A THOMASIAN biologist urged science students to increase research efforts to conserve endemic species in the Philippines.
Axel Arriola, a specialist in molecular and plant taxonomy, said there were unnamed plants in the country that needed to be recognized first before protected.
“Those species that are said to be cryptic, [we] can’t conserve them properly yet, so [we] have to properly identify them,” said Arriola in the 8th Carmen G. Kanapi Lecture at the Thomas Aquinas Research Complex auditorium last Nov. 27
There are almost 6,000 endemic plant species in the Philippines, said Arriola, who has a doctorate in biology.
Arriola said morphology, the classical study of a species’ form and structure, was still crucial in discovering and naming organisms despite the advent of molecular biology.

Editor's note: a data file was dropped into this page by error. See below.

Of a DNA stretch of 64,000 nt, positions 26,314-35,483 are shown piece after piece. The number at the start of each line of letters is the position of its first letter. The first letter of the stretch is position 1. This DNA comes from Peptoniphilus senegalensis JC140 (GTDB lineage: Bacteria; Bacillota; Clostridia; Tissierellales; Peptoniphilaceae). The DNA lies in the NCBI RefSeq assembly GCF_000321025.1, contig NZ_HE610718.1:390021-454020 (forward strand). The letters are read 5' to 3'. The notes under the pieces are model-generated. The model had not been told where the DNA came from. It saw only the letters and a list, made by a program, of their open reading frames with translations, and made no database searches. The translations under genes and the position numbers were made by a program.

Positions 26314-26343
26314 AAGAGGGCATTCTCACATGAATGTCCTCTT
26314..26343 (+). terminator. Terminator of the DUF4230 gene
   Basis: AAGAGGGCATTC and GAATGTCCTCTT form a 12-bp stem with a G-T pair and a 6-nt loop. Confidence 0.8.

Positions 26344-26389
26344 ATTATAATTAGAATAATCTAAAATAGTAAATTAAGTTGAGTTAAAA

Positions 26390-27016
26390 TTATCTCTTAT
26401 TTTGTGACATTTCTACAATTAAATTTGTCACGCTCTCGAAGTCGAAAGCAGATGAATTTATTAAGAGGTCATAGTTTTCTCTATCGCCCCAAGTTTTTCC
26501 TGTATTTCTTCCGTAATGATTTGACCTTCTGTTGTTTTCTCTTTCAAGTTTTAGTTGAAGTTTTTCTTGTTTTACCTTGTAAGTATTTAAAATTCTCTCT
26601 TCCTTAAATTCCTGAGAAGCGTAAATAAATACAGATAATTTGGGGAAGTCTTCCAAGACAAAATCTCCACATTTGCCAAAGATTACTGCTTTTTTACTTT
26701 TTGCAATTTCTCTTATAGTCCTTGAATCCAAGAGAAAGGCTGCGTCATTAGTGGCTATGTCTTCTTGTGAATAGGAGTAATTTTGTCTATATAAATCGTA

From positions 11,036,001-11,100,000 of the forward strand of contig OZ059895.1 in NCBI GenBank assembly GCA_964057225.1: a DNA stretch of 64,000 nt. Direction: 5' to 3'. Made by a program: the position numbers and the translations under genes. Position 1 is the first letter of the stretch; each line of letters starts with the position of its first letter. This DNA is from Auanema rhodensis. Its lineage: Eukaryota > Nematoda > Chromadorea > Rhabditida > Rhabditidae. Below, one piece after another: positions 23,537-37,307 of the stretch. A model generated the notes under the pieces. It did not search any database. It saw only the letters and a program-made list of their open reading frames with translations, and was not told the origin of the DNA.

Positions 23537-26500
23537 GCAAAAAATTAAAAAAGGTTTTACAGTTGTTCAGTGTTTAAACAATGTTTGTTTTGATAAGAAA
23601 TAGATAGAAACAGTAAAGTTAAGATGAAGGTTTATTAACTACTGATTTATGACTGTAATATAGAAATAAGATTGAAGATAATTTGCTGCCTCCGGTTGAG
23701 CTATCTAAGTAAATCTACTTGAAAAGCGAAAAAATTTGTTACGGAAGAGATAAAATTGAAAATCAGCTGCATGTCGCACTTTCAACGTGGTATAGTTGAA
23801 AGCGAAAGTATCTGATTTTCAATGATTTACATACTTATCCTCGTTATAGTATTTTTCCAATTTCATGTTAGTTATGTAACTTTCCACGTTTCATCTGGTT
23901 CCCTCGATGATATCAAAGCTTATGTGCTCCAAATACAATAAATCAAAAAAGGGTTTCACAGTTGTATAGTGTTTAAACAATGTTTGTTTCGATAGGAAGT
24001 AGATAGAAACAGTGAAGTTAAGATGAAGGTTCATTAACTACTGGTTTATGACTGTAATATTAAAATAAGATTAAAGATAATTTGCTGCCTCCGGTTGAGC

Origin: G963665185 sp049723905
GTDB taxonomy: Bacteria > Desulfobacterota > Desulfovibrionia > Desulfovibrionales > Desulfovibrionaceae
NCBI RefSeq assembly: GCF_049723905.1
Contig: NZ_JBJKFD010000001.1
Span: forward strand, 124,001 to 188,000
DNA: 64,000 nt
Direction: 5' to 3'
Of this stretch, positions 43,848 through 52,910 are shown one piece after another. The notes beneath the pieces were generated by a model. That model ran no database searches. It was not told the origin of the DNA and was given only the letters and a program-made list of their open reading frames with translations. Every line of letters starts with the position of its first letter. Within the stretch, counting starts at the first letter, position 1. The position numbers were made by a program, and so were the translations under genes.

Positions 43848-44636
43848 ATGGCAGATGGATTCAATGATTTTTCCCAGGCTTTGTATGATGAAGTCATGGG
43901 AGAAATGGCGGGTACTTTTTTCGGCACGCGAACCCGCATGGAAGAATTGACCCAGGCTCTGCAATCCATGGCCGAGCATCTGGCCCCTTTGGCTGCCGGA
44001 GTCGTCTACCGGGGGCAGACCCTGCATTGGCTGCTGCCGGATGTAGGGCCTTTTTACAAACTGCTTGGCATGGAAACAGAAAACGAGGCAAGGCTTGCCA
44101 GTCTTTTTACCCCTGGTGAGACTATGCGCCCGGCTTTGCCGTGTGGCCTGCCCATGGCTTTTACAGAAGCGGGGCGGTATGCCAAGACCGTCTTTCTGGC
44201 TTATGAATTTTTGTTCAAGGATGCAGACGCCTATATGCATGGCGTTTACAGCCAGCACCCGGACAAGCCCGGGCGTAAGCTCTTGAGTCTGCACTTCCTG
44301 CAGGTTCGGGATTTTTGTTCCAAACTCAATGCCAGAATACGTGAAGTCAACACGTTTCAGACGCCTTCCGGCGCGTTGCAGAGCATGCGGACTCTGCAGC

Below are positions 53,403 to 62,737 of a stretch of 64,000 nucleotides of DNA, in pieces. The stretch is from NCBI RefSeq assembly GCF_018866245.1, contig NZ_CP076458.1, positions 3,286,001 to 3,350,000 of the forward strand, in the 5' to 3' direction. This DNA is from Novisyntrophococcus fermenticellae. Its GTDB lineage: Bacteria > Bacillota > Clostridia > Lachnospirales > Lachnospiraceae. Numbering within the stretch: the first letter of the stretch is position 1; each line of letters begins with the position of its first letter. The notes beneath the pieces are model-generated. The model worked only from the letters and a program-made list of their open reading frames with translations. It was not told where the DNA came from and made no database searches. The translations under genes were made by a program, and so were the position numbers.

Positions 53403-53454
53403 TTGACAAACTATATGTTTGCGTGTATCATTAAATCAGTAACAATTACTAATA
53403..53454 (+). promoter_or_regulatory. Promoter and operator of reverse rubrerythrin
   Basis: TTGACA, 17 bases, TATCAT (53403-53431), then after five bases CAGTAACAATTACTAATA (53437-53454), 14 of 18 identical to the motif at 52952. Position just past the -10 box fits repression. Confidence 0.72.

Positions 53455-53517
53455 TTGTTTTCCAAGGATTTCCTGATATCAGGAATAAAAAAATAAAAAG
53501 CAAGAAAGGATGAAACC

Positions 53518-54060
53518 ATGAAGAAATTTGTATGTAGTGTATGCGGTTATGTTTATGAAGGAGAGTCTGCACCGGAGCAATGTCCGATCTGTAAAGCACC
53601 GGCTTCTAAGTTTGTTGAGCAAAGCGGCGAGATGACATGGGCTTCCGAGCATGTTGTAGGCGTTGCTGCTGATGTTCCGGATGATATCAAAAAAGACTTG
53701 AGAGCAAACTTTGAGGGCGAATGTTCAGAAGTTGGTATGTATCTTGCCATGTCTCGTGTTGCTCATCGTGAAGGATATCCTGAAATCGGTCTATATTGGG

“When morphology and molecular data go hand-in-hand, then we do what we call a good and sound taxonomical judgment. That is the case with how we discovered the genus Kanapia,” he said.
In 2016, Arriola and two other Thomasian biologists, Lyn Paraguison and Grecebio Alejandro, found a new Philippine endemic genus Kanapia, which was named after Dean Emeritus Carmen Kanapi of the College of Science.
Arriola reminded students of the role of scientific knowledge and skills in the environment and the society.